A Slanderous Phone Call

Grrr, I really really hate the backbiting and slandering that is so prevalent in my culture, especially from the older generation. Yesterday I went to a dinner event with my friend and her mom, at the house of an acquaintance of theirs. While we were there, some awful old uncle saw me, recognized me, and then called my dad to tell him I was at this event. Say what??! Yes, you heard right. He called my dad. The phone call wasn’t a “oh, it was a nice surprise to see your wonderful daughter” type of call. Rather it was a “why is your daughter at this event without her parents/family – she is a bad daughter who must be up to no good to be here” type of call. This upsets me so much. Who does that? I have a few heated comments to make before I state my reasons for sharing this experience.

First, Mr. Fake “Devout” Paragon of Piety and Unblemished Character, lower your F-ing (excuse my language) gaze. Why are you ogling hijabi women, young enough to be your daughters, when you are at an event where the men and women are deliberately separated? Did you see me trying to check out the men while I made my quick walk past the living room, where all the men were gathered, to get to the dining room? No, I did not. Why? Because I respected that this event called for certain religious behavior, specifically to avoid contact with the opposite gender. I respected your religiosity, and wanted mine to be respected as well. Therefore, if I somehow fell in your line on vision while trying to make a discreet visit to the kitchen, you should have averted your gaze because that is what Islam calls for you, as a Muslim man, to do in the presence of Muslim women, who are not related to you, as a sign of respect. Yes, as a Muslim man, you are held to higher standards than non-Muslim men, by our religion, because you are of the same religion and know what the rules are. This expectation is warranted specially when you put yourself forward as the epitome of pious man.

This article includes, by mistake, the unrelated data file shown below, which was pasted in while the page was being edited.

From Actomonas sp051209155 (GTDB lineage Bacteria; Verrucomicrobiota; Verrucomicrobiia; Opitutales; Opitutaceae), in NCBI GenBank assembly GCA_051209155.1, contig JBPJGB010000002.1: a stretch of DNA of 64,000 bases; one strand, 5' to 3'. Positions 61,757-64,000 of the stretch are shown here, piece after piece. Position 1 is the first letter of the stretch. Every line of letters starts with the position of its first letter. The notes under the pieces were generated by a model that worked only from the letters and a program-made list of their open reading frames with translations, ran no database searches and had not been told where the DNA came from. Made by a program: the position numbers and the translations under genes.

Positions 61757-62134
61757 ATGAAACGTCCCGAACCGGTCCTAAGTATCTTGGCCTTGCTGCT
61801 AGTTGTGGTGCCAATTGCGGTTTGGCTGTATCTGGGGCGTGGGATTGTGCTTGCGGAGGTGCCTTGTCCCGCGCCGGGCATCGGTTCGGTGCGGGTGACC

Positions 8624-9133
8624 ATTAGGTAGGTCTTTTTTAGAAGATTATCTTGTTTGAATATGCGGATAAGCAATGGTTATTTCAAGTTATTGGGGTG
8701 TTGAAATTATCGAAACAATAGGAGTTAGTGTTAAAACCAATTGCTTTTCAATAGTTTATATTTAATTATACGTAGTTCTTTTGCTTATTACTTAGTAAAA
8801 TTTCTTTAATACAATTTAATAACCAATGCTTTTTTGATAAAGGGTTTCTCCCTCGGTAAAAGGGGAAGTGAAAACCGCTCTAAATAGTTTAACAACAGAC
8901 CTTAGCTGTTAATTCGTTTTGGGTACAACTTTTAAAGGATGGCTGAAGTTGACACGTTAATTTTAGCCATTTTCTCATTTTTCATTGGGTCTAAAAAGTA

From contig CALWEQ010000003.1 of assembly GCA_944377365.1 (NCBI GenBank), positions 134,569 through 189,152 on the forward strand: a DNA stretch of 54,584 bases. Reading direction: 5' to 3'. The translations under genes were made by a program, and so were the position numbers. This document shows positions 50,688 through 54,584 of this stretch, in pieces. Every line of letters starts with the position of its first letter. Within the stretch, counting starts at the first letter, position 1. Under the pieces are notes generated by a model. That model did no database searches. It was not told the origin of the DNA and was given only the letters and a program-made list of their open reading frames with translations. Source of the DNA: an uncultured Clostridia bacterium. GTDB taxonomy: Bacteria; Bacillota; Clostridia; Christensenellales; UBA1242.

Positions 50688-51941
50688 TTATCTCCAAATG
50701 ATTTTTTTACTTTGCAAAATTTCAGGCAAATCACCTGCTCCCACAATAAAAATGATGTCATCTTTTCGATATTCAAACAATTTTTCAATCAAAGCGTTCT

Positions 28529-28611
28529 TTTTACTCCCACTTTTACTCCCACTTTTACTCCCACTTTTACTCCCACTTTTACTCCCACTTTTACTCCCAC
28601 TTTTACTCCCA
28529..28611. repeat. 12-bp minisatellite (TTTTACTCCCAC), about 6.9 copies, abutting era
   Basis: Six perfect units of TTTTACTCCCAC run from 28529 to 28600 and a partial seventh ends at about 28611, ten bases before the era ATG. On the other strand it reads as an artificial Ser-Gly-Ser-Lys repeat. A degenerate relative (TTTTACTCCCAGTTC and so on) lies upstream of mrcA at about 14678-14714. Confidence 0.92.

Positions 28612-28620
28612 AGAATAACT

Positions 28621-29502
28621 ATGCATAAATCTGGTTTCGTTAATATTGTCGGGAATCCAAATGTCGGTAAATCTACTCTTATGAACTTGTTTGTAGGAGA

Second, What type of significant or familial relationship do you have to me that made it necessary for you to make such a phone call? What valid reason do you have for trying to besmirch my character in front of the other guests and consequently, my parents’ name by insinuating some imagined fault on my character for attending an event? Mind your own F-ing business.

Third, This is not the Motherland, where ridiculous traditional standards apply, that define a woman as being from a “bad” family, and one of ill repute if she goes anywhere without a male relative. This is NYC, in the year 2015. I am past my mid-twenties; I don’t need my parents to accompany me to events like I am a 10 year old. I think by this age I can live my life however I want and my parents don’t need to know what I do unless maybe I am off doing drugs or committing a crime.

Fourth, Ugh, you just disgust me. Trying to make your life more exciting by playing the role of a tattle teller is just rude and childish.